Rasheed Ahmad Chughtai
Published in Pressreader & in Daily Messenger
“…Remember, Malik, that amongst your subjects there are two kinds of people: those who have the same religion as you have – they are brothers to you, and those who have religions other than yours – they are human beings like you. Men of either category suffer from the same weaknesses and disabilities that human beings are inclined to, they commit sins, indulge in vices either intentionally or foolishly and unintentionally, without realizing the enormity of
their deeds. Let your mercy and compassion come to their rescue and help in the same way and to the same extent that you expect God to show mercy and forgiveness to you (a letter to Malik al-Ashtar) From the second half of 658, MUAWIYA, the governor of Syria, had been steadily escalating violence against the dominions of Ali. Some of his inroads reached Ainat-Tamar and Anbar, only 170 miles north of Kufa. The men of Kufa were so unwilling to fight against the Syrians that Ali found it impossible to take effective punitive action. Muawiya himself led a raid right across the Jazira from Raqqa to Mosul, and met no resistance anywhere. At last, Ali declared in the mosque of Kufa
that he would leave the city with the few of his faithful followers in an attempt to halt the Syrian aggression against Iraq, even if it cost him his life. This threat awakened the citizens of Kufa to the specter of being left leaderless if Ali was killed fighting against the Syrians. They were stung into action and they began to mobilize for defense.
The battle of Siffin had been the first trial of strength between Ali and Muawiya. Militarily, the battle had been a near-victory for Ali, but politically, it had become a stalemate. After some time, it began to appear that Ali would take up the challenge of Muawiya. But just then Ali was assassinated in the mosque of Kufa, and the
second trial of strength never took place. According to the historical accounts some of which are quite plausible, three Kharijites met in Kufa (some say in Makkah) to hatch a conspiracy. Each of them volunteered to kill each of the three leading political figures of the Dar-ul-Islam – Ali, Muawiya and Amr bin Aas. By killing them, it is alleged, they hoped to put an end to civil wars in Islam, and to restore peace to the Muslim umma. One of the three conspirators was a certain Abdur Rahman bin Muljam. He stayed in Kufa to kill Ali, and the other two went to Syria and Egypt to kill Muawiya and Amr bin Aas. The plans of the would-be assassins of Muawiya and Amr bin Aas, according to the stories in circulation, went awry, and they were captured and were executed. The Kharijis had been defeated at Nehrwan, and most of them had perished in the battle but a few had escaped. Abdur Rahman bin Muljam was one of those who hadescaped. He was consumed with the desire to kill Ali, and was in quest of an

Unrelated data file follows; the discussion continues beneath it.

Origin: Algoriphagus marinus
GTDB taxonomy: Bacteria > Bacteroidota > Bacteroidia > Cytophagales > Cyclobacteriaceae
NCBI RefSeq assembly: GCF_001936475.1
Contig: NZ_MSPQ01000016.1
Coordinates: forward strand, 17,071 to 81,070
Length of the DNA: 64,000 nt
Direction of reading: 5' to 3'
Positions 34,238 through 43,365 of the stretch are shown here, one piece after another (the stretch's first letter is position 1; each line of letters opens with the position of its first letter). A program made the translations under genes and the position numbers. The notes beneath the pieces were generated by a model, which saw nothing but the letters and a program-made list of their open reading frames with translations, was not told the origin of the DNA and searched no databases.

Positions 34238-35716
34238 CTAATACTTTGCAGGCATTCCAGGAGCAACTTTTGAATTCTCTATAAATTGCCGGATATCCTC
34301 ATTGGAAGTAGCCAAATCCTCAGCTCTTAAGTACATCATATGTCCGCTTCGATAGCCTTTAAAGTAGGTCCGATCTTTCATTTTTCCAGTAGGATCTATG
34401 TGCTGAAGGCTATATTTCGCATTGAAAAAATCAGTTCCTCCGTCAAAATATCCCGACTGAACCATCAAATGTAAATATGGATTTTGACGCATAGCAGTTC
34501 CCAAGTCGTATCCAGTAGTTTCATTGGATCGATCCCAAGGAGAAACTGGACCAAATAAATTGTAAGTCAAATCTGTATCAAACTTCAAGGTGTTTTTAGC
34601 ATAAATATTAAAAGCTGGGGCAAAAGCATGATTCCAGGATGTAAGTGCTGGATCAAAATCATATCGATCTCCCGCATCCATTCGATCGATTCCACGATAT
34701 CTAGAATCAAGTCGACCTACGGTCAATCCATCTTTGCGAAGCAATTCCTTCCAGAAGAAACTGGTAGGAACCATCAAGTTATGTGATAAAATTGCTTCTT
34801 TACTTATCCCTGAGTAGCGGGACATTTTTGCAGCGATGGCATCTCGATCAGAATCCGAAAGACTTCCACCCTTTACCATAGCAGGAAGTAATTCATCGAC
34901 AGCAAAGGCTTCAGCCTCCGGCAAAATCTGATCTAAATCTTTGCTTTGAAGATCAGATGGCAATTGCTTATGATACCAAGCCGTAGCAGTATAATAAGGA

opportunity to do so. By a coincidence, he met a Khariji woman, one Qattama, whose father and brothers had also been killed in Nehrwan, and she too had nursed anundying hatred of Ali.
Abdur Rahman fell in love with Qattama, and proposed marriage to her. She toldhim that the price of her hand was the head of Ali ibn Abi Talib. This only
strengthened Abdur Rahman in his resolution. He promised his inamorata the moon
if she asked for it, but she said that nothing was of interest to her if she could not get
the head of Ali ibn Abi Talib!
Abdur Rahman bin Muljam carefully worked out his plans to kill Ali. A few other
trusted Kharijis also volunteered their services to him, and together they rehearsed
the assassination. Abdur Rahman bin Muljam took one extra precaution – he put his
sword in deadly poison, and let it soak in it for three days.
On the morning of the 19th of Ramadan of the year 40 A.H., Ali came into the Great
Mosque of Kufa, and called Adhan (the call to prayer). He took his place in the
alcove, and moments later, the worshippers began to arrive. They stood behind him
in serried ranks, and the prayer began. Standing in the front row, with other
worshippers, were Abdur Rahman bin Muljam and his confederates. They were
watching Ali’s movements. In the folds of their cloaks, they were carrying swords
burnished to a high sheen, and soaked in poison.
Just when Ali touched the ground with his forehead for sajda, Abdur Rahman bin
Muljam stepped out of his row and crept into the alcove. And just when Ali lifted
his head from the ground, ibn Muljam struck the fatal blow at his forehead with such
deadly force that it split open.
Blood squirted from Ali’s forehead in several jets, and he exclaimed:
“By the Lord of the Kaaba, I
(“Fiztu wa rabbil Ka’ba”!)
The members of the congregation realized what had happened, and as soon as they
concluded the prayer, they surrounded him. His sons, Hasan and Husain, carried him
to his house. A physician came, and tried to dress the ghastly wound but could not
stop the bleeding. The blow of the sword was fatal anyway, but the poison from its
blade was also spreading rapidly in his body. The Arab historians say that it was the